The case of the day is United States v. SLH2021 S.A. (E.D. La. 2023). The PS Dream was a Panamanian-flagged tanker that was held by the US Coast Guard pending an investigation for violations of the Act to Prevent Pollution from Ships, the statute implementing the International Convention for the Prevention of Pollution from Ships. In order to secure the release of the vessel, the owner, SLH2021 S.A., the operator, Prive Shipping Denizcilik Ticaret A.S., and the disponent owner, Petro Plus General Trading LLC, entered into a security agreement and to post a $2 million bond with sureties. The agreement required the owners and operator to pay the crew’s salaries, room and board, and medical costs. The government alleged that the owners and operators breached this provision of the security agreement and sought an order requiring the defendants to comply, or in the alternative, a judgment for $2 million and forfeiture of the bond.
The government served notices of depositions of Prive and Petro Plus under FRCP 30(b)(6), the rule that requires entities to designate “one or more officers, directors, or managing agents, or designate other persons who consent to testify on its behalf” with respect to topics identified in the notice. Attached to each notice was a document labeled “subpoena duces tecum,” with a list of documents required to be produced at the time of the deposition. Maybe there is some special variant on federal practice in Louisiana, or in admiralty cases, that I have never heard of, but it strikes me as a surprising procedural faux pas by the government. The correct thing to do in this situation is to serve a request for the production of documents under FRCP 34. If you really do want to serve a subpoena on a party instead of serving a request for production of documents, for example, to get documents quicker than you would get them under FRCP 34, fine, but it has to be a real subpoena, in the form of a real subpoena and served as a real subpoena is served. The government, recognizing the problem, withdrew the “subpoenas.” But the defendants nevertheless sought a protective order, arguing that the depositions should take place in their home countries (Turkey and Dubai) rather than in the USA.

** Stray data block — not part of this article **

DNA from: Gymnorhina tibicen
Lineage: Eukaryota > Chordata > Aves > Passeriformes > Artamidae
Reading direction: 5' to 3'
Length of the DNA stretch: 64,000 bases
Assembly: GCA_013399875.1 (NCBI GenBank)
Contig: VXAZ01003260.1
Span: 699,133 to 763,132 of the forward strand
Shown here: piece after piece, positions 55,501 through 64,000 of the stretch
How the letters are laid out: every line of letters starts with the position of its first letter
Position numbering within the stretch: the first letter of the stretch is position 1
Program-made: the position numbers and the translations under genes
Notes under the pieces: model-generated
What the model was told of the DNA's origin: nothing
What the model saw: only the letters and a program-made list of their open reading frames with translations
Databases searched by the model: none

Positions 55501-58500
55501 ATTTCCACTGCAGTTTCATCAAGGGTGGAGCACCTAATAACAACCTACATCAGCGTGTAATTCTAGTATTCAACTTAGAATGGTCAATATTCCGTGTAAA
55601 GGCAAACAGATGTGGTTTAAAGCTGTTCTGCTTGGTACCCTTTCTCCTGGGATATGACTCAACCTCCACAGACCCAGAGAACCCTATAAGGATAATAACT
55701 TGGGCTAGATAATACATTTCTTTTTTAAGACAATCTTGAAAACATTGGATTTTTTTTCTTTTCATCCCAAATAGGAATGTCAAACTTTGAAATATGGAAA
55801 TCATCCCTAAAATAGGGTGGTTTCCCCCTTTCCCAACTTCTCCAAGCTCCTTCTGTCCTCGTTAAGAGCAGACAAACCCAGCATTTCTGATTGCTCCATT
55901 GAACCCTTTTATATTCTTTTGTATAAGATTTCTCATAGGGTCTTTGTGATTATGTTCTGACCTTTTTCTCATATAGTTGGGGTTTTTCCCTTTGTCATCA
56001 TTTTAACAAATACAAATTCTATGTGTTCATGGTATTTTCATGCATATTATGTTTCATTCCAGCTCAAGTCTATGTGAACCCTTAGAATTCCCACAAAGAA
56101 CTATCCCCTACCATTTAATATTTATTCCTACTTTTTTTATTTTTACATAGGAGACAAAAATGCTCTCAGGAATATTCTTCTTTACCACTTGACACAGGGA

The general rule, which the court followed, is that the deposition of a corporate defendant should be taken at the defendant’s place of business rather than in the forum. (The rule is different, of course, for depositions of corporate plaintiffs, who have chosen the forum). But the circumstances in a given case can justify a departure from the ordinary rule. The issue is particularly interesting when the corporate defendant is in a foreign country. Courts split on whether that fact weighs in favor of conducting the deposition abroad, or whether it weighs against conducting the deposition abroad.
The judge rightly treated some of Letters Blogatory’s favorite issues as key issues in her decision. In Turkey, the government’s permission would be required to take the deposition. That permission would likely take months to obtain and might not be forthcoming. The legal situation was less clear in the UAE (although no doubt in practice many lawyers simply take depositions there without worrying themselves about the legality). Questions about the legality of taking depositions without foreign government permission, and concerns about the time it can take to obtain such permission, are, in my view, a very good reason for overcoming the presumption about the location of a deposition when the witness is abroad, at least in the absence of any showing of hardship. In other words, while it might not make sense to require an “ordinary person” sued in the United States to travel here for a deposition, the legal hurdles to taking depositions in many countries provide a good reason for compelling sophisticated defendants to travel to the United States to testify.
The court weighed other factors, which I won’t get into here, and decided that the government had met its burden to show that the depositions should take place in the US.